A decade ago, writing about sneakers on the Internet was in its fledgling stage. Sites such as Hypebeast, Highsnobiety, and Sneaker Freaker had tapped the market with their respective streetwear blogs, but the market remained underserved.
During that era, influencers didn't exist, brands were still focused on athletes telling their stories, and the business of sneaker collaborations with athletes and retailers didn't exist either.
There were only a few people who were trusted to give opinions and cultural context on why sneakers mattered.
Sneaker "culture," for lack of a better word, was an insider's club that emphasized people being there to understand and appreciate the right shoes. You had to watch Michael Jordan play in his Air Forces. You had to wear Air Force 1s before Nelly put them in a song. You had to own Nike SB Dunks before the brand designed an "SB" box.
You couldn't just study up on the latest sneakers. Not because there were very few places to read about it, but because your whole credibility was predicated on you taking part in these moments during a time that could — and never will be — replicated.
Today, that's all changed. Sites such as Hypebeast have created an online community for people to swap sneaker news and shoes. These websites create a prime opportunity for branded partnerships and advertising opportunities.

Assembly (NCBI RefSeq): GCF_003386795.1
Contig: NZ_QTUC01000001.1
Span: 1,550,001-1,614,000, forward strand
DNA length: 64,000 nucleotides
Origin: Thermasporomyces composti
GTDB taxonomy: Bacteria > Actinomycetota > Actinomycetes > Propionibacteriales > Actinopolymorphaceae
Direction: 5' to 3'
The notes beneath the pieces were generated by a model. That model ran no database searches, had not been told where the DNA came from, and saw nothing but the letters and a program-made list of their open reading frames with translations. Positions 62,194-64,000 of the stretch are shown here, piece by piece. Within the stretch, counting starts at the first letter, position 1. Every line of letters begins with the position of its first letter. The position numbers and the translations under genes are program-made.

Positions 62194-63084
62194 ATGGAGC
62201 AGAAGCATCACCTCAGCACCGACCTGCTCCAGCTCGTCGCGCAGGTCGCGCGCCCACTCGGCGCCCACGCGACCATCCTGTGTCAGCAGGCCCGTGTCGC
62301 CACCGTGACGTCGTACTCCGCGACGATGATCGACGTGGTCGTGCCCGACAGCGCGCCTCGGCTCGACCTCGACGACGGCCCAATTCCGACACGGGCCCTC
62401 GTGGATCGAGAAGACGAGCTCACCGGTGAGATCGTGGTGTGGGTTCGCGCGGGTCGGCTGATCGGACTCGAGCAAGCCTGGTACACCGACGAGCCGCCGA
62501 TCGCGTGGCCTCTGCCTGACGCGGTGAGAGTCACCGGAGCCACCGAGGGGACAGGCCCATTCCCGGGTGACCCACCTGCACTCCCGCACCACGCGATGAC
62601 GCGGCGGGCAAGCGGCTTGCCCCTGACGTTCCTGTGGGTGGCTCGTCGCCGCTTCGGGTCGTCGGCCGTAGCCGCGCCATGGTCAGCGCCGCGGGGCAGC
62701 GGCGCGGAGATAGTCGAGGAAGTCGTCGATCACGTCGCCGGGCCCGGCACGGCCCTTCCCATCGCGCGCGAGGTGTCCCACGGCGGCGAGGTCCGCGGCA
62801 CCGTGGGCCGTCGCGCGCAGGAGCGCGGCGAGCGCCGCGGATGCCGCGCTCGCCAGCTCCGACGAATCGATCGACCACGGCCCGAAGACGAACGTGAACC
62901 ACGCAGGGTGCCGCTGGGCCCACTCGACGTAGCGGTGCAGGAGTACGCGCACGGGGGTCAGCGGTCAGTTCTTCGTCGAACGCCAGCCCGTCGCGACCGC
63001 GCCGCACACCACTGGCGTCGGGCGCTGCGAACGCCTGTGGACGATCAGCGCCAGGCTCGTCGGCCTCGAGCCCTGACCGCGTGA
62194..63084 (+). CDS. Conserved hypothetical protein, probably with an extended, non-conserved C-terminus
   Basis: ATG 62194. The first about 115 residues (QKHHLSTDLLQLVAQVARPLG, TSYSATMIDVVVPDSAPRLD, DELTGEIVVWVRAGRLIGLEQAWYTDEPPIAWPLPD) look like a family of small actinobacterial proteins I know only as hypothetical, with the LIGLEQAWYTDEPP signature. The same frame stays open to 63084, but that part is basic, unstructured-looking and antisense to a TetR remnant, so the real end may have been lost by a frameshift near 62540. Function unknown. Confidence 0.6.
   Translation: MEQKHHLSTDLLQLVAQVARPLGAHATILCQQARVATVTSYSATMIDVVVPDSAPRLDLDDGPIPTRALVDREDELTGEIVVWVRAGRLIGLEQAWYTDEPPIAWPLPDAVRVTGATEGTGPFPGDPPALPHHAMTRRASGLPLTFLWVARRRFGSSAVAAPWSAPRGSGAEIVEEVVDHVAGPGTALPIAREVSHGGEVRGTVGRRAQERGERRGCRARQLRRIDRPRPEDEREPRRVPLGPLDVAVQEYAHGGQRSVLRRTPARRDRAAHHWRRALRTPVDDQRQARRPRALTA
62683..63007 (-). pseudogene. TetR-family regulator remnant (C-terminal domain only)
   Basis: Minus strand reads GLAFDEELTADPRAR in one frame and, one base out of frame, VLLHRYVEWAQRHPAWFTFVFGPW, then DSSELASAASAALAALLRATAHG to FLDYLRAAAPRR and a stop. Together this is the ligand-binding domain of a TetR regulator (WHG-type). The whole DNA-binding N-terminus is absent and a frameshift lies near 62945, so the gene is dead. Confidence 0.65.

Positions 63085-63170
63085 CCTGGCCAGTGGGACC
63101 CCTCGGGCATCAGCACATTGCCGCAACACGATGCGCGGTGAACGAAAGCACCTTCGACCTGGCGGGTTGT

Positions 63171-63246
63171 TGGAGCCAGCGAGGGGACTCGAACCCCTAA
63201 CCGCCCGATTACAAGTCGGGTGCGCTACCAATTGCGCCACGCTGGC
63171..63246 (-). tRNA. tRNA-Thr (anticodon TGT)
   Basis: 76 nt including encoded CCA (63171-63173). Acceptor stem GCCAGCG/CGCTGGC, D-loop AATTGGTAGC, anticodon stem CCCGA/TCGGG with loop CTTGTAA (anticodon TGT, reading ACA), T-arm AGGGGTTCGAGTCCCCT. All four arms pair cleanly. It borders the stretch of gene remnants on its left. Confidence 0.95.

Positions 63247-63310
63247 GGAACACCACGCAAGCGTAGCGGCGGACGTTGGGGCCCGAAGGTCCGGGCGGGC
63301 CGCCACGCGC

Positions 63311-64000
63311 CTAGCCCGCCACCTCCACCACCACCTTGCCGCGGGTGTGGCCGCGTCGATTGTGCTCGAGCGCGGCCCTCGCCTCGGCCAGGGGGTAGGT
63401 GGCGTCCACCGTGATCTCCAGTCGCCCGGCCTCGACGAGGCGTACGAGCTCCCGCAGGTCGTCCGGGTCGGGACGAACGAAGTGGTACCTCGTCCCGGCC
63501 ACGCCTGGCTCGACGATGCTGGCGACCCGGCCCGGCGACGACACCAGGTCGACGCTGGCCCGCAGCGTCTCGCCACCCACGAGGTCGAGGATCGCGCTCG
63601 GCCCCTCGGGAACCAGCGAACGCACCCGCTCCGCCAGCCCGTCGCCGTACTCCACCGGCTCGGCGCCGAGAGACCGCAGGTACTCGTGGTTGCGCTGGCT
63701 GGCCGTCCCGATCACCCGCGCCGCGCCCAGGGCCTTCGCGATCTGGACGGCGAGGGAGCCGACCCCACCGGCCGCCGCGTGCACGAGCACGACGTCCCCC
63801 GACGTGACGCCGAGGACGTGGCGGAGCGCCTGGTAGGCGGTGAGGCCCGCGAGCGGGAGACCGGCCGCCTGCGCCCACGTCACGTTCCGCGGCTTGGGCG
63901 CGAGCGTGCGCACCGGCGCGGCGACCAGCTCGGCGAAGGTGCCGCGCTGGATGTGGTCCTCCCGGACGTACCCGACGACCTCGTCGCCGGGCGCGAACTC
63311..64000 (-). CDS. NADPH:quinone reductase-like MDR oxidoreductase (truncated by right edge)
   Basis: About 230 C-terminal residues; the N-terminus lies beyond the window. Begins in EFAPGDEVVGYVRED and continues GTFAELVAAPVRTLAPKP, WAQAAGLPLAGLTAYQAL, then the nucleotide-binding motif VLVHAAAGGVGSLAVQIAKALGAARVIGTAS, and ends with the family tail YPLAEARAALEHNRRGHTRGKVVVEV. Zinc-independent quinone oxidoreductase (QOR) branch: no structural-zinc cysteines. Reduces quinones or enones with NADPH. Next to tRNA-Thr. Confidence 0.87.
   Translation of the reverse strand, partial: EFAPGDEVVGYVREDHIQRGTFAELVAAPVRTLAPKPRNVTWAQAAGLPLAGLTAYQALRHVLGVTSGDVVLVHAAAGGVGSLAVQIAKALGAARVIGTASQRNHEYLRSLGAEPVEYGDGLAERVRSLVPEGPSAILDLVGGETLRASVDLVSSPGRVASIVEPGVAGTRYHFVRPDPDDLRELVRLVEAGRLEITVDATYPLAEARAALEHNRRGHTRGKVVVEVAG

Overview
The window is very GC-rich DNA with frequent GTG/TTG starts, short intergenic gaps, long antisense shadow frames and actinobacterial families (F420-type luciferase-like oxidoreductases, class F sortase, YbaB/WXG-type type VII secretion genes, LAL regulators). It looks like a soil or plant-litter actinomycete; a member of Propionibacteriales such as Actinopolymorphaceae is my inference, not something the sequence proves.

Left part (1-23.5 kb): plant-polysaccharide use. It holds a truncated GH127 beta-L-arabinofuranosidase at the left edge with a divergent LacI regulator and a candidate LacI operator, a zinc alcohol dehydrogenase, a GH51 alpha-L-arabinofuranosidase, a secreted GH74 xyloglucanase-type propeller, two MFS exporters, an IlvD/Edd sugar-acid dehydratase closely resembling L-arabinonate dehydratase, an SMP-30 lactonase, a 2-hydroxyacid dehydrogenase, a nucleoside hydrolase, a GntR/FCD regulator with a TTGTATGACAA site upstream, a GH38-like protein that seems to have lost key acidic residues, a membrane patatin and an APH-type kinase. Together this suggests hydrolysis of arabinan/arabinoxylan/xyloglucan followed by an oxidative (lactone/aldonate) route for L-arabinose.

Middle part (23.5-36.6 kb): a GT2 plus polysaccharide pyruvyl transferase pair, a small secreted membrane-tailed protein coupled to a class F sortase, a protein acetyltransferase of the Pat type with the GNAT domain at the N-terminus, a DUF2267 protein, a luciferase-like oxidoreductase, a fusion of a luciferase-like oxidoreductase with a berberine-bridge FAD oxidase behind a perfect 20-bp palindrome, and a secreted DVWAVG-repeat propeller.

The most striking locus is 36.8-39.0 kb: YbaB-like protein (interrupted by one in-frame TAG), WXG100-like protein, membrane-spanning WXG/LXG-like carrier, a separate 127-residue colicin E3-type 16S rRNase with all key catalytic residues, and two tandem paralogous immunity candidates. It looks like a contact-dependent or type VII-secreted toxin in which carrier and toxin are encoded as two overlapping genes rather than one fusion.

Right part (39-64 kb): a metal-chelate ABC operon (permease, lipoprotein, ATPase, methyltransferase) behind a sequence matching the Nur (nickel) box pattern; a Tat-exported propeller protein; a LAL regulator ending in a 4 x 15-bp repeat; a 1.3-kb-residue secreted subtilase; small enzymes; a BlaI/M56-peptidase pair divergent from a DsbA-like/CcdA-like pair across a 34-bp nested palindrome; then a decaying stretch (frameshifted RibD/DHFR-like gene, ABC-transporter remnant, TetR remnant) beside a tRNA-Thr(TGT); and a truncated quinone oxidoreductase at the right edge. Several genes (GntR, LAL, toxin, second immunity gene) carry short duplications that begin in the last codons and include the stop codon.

Based on research conducted via the social measurement tool Shareablee, entertainment celebrities (especially rappers), basketball athletes and media companies are the primary forces shaping and promoting sneaker culture.
The media landscape for sneakerheads
Media companies, including GQ, Complex, HYPEBEAST, and Highsnobiety, tend to have a global reach and cover sneaker news, in addition to a wide variety of topics such as pop culture, hip hop and fashion. There are also numerous properties dedicated exclusively to sneakers, such as Sneaker News, a site for hardcore sneaker fans.
Most of these media companies that produce sneaker content have uniquely tailored content strategies that include original series, branded content, original documentaries, celebrity collaborations, insider interviews, and other unique content offerings.
The Bottom Line
Sneaker culture is far from a fleeting trend. Over the years, collecting sneakers has become a global phenomenon that consumers are willing to bet big on — shelling out upwards of $20,000 on limited-edition shoes. Smart brands may be wise to capitalize on sneaker culture as the industry is poised to grow exponentially in the next decade.